The Texas Supreme Court recently overturned another jury verdict. In the case of Wal-Mart Stores, Inc. v. Merrell, et al., ___ S.W.3d ___ (Tex. 2010), the court threw out the testimony of the expert witness; without that testimony, the plaintiff’s did not have sufficient evidence for their case.
Two people died in a fire in their rented home. The owner of the residence disposed of the household items after the fire marshal’s investigation, which included a fire-damaged floor lamp. The father of one of the victims testified that he had bought the halogen lamp at Wal-Mart. At trial, the fire origin expert witness testified that the halogen bulb exploded, causing “burning glass shards” to fall on a recliner, which smoldered before burning. The expert witness ruled out some other potential causes of the fire because they were not in the “area of origin.”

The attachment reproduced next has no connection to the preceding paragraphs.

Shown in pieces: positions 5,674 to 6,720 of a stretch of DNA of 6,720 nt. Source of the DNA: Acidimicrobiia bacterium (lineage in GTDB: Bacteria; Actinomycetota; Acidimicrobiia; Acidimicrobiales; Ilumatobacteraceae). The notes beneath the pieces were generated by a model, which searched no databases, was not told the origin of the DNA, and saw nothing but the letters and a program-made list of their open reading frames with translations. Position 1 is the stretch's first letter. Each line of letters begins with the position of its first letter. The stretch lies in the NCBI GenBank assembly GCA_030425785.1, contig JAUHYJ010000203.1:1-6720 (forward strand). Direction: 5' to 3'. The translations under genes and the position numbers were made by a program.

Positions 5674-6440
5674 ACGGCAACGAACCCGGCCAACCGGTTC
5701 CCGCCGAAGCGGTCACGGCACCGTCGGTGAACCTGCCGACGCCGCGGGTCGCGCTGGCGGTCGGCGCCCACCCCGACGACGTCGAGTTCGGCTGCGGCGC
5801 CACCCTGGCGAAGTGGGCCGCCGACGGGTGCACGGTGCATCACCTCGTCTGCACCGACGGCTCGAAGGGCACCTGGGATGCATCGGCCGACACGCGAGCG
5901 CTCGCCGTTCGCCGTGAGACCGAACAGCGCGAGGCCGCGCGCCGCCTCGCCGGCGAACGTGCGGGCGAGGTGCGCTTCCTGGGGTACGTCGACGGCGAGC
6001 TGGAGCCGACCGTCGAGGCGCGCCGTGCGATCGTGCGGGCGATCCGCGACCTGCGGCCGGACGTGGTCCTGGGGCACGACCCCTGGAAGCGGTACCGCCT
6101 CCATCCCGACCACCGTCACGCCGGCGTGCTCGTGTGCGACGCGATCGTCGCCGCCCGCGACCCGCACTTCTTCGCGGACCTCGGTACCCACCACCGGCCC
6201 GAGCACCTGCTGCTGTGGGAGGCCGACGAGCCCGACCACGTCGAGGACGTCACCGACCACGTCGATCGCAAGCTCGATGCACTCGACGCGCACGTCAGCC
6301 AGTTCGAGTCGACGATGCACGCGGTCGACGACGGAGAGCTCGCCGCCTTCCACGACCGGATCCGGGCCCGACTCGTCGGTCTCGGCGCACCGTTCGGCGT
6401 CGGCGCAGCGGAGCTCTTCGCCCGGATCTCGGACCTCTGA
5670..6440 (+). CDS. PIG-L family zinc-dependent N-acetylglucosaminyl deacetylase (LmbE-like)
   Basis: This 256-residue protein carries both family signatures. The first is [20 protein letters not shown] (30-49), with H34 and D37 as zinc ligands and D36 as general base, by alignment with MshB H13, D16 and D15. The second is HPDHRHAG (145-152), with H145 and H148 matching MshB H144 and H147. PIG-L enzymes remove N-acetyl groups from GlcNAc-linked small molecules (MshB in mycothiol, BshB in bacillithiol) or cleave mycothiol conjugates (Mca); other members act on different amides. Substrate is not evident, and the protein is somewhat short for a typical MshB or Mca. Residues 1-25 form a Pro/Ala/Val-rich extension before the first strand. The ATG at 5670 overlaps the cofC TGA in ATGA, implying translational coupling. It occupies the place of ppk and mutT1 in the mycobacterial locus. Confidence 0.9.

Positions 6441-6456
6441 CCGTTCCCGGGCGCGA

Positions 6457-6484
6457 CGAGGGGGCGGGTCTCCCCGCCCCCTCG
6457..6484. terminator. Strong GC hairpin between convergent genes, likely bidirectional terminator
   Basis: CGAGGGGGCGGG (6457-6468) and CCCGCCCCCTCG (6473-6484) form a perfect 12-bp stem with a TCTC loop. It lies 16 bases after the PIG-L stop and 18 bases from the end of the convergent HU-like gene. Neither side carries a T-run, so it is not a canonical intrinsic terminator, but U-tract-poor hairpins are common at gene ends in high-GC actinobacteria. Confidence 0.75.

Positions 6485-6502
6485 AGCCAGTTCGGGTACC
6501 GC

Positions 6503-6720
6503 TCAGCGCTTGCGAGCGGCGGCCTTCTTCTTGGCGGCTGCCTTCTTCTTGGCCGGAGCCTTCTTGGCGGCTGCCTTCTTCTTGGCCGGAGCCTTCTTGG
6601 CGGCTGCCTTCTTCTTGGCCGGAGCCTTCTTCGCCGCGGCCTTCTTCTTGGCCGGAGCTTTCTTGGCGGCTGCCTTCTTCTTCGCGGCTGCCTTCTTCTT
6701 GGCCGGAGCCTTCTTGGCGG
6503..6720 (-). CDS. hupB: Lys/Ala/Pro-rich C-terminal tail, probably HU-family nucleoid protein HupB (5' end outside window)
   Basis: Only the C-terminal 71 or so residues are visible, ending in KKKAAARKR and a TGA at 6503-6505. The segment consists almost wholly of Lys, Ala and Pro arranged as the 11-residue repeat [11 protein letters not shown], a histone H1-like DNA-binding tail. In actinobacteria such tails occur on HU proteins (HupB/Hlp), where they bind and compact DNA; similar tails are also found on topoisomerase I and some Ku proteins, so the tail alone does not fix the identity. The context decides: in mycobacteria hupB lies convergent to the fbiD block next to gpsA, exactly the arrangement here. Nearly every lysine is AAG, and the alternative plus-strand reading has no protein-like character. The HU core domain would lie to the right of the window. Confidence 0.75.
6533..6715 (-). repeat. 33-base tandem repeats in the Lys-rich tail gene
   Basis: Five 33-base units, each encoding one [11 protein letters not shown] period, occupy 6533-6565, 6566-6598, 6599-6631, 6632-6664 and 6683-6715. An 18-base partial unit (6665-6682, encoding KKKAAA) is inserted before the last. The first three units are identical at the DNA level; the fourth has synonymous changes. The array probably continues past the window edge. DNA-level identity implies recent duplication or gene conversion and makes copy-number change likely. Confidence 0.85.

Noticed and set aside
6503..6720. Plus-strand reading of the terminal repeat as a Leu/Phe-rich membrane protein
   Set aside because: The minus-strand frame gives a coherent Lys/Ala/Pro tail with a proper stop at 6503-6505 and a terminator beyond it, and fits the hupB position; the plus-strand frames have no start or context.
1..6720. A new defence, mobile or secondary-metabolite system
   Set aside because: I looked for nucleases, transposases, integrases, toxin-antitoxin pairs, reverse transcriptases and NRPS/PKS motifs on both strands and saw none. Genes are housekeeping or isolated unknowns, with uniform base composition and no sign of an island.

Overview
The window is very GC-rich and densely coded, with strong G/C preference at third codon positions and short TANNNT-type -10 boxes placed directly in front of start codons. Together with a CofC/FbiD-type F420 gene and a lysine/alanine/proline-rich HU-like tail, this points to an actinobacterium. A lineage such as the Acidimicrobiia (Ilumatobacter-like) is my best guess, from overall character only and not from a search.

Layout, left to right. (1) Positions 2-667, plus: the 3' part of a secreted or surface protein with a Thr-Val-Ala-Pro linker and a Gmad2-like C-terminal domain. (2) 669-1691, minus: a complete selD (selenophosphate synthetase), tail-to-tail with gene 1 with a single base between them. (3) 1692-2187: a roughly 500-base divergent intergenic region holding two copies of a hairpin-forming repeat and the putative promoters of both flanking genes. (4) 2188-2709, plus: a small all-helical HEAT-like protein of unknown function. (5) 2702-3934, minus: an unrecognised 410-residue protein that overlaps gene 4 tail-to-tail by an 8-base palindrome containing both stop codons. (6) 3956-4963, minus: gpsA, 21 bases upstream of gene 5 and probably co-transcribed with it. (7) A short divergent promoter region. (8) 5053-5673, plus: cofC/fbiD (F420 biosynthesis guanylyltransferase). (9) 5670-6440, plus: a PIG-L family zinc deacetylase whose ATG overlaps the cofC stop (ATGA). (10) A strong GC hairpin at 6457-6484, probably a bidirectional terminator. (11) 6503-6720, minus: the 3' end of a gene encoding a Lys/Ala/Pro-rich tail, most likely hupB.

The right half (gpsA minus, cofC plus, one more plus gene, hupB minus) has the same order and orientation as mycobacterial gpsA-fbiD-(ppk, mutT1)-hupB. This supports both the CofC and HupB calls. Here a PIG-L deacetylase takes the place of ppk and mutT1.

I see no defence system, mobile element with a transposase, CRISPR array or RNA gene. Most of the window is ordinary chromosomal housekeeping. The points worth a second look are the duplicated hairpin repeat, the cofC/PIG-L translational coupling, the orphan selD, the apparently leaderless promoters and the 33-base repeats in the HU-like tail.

The expert witness had been allowed by the trial judge to testify to the jury, and the jury that had heard his testimony found him credible. But, on appeal, the Supreme Court ruled that he had not ruled out all other possible sources of the fire, and threw out his testimony entirely, stating that it was “legally insufficient.” Thus, without their expert’s testimony, the family did not have enough evidence to prevail. So, the Supreme Court reversed the jury’s verdict and rendered a judgment for Wal-Mart.